Trump’s withdrawal from the world

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This file photo shows a logo of the United Nations Educational, Scientific and Cultural Organization (UNESCO) displayed in front of the organization headquarters. AFP

The US announced last week its withdrawal from the UN’s world heritage body the United Nations Educational, Scientific and Cultural Organization (Unesco). In a statement, the State Department said the decision “reflects US concerns with mounting arrears at Unesco, the need for fundamental reform in the organisation and continuing anti-Israel bias at Unesco.”

Israel was greatly inspired by this decision and Prime Minister Benjamin Netanyahu praised the move as “a brave and moral decision”. Irina Bokova, the director general of the UN cultural organisation, expressed her “profound regret” in a lengthy written statement.

Unesco is committed to facilitating dialogue among different civilisations, cultures and nationalities on the basis of respecting common values. It has gained wide recognition around the world.

Nonetheless, it has had a slew of disputes with the US. As early as 1983, the US withdrew from the agency during the Ronald Reagan administration, only to rejoin it under George W Bush. Since 2011, the US has stopped funding Unesco in protest against the organisation taking Palestine as a full member.

Currently US arrears amount to $550 million and are estimated to top $600 million by the end of 2018 when the withdrawal goes into effect. That’s not good news for financially struggling Unesco.

The Donald Trump administration has been mulling over the pullout for months, but it was deliberate to announce the decision exactly as a vote on Ms Bokova’s replacement was occurring. It appears Washington blames the agency for being too bureaucratic and politicised and wanted to avenge Israel, but in fact the US was dissatisfied with its role and position in this UN body.

Mr Trump has been curtailing expenditures on international affairs and the withdrawal not only saves on costs, but also delivers a signal of US authority to the next Unesco head. Washington indicated its desire to “remain engaged with Unesco as a non-member observer state”.

US officials revealed the decision could be revisited if the organisation adopts corresponding reform.

Unesco was prepared for the US withdrawal and its operations will not be much affected. Its current task is more to maintain morale and control damage. As Ms Bokova said, the US exit is a loss to the UN family and multilateralism.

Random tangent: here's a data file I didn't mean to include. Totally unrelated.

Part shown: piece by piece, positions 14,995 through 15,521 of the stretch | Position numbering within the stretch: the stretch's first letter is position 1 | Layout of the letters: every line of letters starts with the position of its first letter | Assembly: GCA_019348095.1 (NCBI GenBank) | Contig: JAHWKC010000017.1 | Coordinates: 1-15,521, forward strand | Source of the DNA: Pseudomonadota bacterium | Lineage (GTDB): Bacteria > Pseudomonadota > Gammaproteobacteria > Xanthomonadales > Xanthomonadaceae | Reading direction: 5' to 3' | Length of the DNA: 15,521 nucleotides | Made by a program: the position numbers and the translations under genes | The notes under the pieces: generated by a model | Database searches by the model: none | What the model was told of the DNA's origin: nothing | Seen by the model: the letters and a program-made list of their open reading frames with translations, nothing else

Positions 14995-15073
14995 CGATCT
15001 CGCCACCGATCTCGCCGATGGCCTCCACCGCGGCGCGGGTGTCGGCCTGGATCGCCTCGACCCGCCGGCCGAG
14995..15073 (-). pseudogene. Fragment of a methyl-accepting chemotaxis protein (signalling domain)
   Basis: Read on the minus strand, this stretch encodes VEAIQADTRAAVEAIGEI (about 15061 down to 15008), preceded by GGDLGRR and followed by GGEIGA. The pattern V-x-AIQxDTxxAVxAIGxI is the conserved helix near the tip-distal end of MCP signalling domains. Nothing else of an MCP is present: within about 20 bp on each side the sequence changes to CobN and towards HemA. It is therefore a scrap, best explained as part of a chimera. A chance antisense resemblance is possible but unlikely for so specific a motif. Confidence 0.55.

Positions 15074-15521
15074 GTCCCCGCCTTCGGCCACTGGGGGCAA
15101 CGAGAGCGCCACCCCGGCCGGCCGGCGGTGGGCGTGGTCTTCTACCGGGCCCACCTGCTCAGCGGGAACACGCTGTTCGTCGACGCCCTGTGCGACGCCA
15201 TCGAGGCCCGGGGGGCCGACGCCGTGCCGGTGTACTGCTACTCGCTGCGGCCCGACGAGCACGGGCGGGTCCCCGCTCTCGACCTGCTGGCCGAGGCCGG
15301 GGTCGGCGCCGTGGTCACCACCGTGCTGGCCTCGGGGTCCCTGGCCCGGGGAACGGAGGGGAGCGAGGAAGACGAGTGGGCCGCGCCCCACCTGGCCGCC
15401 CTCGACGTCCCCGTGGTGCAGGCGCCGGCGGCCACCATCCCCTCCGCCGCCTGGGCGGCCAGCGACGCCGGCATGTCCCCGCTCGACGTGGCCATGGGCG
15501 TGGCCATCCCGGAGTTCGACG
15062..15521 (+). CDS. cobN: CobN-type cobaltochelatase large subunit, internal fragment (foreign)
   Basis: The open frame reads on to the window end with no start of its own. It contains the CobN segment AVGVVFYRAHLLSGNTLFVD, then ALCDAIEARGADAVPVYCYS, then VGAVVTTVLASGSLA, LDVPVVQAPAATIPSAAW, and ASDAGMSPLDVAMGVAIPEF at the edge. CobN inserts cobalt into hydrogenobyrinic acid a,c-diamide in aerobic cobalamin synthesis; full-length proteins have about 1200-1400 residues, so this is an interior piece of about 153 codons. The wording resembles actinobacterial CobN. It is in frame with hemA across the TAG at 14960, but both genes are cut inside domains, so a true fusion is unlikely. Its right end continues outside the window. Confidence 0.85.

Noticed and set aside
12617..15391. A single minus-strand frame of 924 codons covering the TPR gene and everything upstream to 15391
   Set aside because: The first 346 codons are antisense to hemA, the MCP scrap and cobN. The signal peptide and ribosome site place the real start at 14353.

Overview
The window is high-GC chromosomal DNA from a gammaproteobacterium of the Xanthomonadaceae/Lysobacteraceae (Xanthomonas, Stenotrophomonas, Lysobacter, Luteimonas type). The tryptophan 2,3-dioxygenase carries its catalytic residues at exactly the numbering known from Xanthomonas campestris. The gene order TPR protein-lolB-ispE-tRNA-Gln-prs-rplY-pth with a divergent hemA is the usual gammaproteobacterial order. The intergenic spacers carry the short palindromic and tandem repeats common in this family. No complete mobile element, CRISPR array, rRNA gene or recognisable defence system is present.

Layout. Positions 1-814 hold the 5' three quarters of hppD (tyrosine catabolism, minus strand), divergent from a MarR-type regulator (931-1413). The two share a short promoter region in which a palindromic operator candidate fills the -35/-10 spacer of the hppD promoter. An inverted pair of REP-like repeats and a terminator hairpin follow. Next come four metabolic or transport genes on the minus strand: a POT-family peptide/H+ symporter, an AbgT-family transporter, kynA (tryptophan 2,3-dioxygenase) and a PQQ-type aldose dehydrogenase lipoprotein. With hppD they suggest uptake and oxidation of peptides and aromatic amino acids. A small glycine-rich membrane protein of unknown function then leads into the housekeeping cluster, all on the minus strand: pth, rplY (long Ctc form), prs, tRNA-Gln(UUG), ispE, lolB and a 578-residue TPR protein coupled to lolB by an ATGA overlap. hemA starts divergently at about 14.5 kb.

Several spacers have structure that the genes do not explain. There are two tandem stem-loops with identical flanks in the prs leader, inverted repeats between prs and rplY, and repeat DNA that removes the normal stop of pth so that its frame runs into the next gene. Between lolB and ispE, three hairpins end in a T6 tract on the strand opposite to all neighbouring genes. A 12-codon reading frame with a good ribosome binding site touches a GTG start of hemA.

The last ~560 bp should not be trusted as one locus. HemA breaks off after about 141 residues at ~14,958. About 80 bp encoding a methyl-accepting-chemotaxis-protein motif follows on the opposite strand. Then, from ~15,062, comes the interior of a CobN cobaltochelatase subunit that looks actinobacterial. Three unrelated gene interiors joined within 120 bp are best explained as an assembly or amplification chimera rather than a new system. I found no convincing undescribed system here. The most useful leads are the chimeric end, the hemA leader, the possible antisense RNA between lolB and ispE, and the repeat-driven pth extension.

For the US, the withdrawal from Unesco is not an individual case. Since Mr Trump’s inauguration, his diplomatic policy has distanced the US from multilateralism. With the belief in “America first”, the president pulled the country out of the Trans-Pacific Partnership and the Paris climate agreement.

And the latest move of this kind was his refusal to certify the Iran nuclear deal. President of the Council on Foreign Relations Richard Haass dubbed Mr Trump’s foreign policy the “withdrawal doctrine”.

Mr Trump has also condemned the North American Free Trade Agreement, questioned the US commitment to Nato and lambasted the UN at the UN General Assembly. The withdrawal doctrine is Mr Trump’s style of governance and an important way of addressing international affairs.

The establishment and development of a host of international organisations and mechanisms, notably the UN, could not have been done without US support. The international community has achieved a common consensus: that countries should cooperate with the principles of equality and mutual respect, safeguard world peace and promote prosperity.

Even US presidents fully recognised the super power cannot solve global issues on its own and that multilateralism is the way.

This, however, does not work when it comes to Mr Trump. His withdrawal doctrine runs counter to US tradition, not just shocking to the existing international order but also damaging Washington’s reputation.

In recent years, anti-globalisation has emerged as a rapidly developing trend across the world. Brexit and the US presidential election offer two pertinent examples. Populism and nationalism have dealt a heavy blow to international relations and more countries are placing their national interest above the overall well-being of the international community.

This trend poses a serious challenge to world peace, stability and prosperity.

Multilateralism should actually be more cherished in tough times. As a deficit mounts in global governance, emerging economies represented by China and regional organisations like the EU are playing an increasingly crucial role. They have become the driving forces behind multilateralism and global governance.

Meanwhile, across from the Eurasian continent, the US is retreating into isolationism. Such behaviour conforms neither to the mainstream development of international relations nor with the common aspiration of the world’s biggest power.

Moreover, it does nothing to help “make America great again”.

In this sense, Mr Trump’s withdrawal doctrine is a loss not merely for multilateralism, but also the US. Global Times

The author is an assistant research fellow at the China Institute of International Studies.

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